More than a billion global users now watch hundreds of millions of hours of YouTube video every day. More than half the video is consumed via mobile devices, where the average viewing session now tops 40 minutes. Adele’s “Hello” single racked up 100 million views in its first five days.
Netflix reports that its 69 million users generate 400 billion interactions(searches, plays, pauses, and so forth) per day.
Back in the real world of atoms, meanwhile, Uber and Lyft continued to transform the transportation business, with Uber now delivering more than two million rides per day.
Jeff Bezos’s Blue Origin and Elon Musk’s SpaceX for the first time landed rockets back on Earth.
In The Wall Street Journal’s running tally, there are now 143 members of the “billion dollar start-up club,” young firms that are valued at a billion dollars or more. Of these, 87 are based in the US, and 7 of the year’s 11 billion-dollar exits — IPOs or acquisitions — were American. No doubt, many of these firms are overvalued. But the possibility of overvaluation is a crucial part of the environment of investment and experimentation that makes real innovation possible. There will be flame-outs, but many important and long-lasting advances, too.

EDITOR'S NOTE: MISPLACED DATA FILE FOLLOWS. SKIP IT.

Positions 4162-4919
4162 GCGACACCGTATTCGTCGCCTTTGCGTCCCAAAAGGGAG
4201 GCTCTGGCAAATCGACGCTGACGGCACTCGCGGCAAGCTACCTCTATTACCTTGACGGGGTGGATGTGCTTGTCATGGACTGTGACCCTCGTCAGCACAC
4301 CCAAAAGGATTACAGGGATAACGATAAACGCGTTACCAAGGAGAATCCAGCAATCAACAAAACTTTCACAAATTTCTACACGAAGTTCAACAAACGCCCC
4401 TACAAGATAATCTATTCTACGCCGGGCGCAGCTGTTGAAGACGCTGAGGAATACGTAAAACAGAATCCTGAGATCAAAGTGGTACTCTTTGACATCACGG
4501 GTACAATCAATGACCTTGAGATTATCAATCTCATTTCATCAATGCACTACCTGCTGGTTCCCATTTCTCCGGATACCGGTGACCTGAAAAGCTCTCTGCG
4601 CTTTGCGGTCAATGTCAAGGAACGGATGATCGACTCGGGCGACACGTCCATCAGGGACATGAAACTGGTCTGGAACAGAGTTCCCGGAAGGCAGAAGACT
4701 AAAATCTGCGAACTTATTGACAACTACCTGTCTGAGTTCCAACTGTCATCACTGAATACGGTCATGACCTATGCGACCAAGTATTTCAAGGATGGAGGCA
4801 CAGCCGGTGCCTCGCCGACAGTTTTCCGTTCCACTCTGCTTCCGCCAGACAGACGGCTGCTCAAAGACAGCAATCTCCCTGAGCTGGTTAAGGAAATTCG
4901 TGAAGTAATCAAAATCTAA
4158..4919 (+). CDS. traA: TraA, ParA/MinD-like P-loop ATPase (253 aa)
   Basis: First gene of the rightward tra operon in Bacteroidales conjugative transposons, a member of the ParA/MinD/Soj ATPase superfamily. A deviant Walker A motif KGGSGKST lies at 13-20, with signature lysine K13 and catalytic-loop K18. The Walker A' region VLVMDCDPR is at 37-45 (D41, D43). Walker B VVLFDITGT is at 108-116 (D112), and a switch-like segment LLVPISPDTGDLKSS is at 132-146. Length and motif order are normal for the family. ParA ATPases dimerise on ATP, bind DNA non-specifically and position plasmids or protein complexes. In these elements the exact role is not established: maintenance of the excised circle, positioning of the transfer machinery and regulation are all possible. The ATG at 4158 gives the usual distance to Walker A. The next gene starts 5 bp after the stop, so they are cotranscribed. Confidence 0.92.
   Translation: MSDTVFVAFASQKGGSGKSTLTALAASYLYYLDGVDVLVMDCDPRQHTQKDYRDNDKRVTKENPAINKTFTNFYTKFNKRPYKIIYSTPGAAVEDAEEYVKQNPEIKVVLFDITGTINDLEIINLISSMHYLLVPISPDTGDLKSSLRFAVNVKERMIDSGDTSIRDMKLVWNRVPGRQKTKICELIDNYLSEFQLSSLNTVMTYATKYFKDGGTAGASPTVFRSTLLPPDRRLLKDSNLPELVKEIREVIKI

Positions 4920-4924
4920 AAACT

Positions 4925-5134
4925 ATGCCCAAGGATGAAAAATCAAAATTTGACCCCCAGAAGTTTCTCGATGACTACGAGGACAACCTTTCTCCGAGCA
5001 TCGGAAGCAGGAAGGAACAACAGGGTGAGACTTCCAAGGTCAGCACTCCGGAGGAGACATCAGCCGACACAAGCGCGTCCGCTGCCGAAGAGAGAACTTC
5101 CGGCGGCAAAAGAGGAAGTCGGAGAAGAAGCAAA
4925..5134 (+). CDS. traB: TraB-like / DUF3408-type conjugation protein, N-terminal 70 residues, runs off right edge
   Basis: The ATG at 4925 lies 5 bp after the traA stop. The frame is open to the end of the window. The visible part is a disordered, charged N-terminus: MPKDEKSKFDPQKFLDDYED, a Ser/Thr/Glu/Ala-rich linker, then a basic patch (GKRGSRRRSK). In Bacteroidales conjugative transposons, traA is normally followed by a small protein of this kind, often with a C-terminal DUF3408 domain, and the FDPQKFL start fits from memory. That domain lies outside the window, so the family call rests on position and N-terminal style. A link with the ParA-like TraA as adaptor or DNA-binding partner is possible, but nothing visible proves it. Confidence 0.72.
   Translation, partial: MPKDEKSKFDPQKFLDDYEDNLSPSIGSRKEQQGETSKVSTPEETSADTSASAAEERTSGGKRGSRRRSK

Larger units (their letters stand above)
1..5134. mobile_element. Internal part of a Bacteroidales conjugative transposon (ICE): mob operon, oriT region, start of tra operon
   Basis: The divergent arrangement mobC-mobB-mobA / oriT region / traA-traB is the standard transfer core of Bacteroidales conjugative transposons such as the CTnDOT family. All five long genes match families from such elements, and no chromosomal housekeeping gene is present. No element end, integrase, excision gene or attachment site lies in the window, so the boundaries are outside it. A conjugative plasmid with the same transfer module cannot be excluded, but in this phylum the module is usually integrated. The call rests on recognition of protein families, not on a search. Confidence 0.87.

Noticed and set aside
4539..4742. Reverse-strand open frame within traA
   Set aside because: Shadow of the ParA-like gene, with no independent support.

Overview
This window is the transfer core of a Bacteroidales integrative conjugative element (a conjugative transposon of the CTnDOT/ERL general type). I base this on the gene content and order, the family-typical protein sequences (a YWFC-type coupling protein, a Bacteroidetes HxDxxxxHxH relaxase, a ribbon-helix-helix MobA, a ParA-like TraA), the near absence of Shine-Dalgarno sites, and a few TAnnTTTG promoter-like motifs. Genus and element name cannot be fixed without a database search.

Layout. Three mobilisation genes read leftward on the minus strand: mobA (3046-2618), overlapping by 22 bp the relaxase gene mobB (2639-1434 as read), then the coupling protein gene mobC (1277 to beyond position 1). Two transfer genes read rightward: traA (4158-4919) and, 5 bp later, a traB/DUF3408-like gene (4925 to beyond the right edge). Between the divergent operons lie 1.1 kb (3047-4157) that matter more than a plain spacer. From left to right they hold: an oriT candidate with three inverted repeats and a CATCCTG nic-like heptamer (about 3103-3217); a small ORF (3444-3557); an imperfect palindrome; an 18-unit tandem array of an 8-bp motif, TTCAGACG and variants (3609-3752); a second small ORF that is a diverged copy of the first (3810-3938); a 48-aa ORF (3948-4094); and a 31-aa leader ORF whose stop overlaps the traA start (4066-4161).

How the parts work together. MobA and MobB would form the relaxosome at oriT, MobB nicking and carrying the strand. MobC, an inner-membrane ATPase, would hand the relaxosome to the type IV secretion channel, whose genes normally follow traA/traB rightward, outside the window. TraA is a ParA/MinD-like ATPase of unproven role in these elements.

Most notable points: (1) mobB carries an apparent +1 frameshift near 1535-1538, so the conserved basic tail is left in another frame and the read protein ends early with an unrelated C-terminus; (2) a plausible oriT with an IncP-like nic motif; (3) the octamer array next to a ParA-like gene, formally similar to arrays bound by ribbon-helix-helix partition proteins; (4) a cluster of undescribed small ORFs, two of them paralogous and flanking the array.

Bio-tech firms accounted for 9 of the top 10 stock gainers among firms worth more than $1 billion. And for good reason. We are on the verge of an information revolution in medicine, where a combination of personal technology and a radical new understanding of the body’s information networks can transform a high-cost, low-productivity sector into an exciting growth industry.
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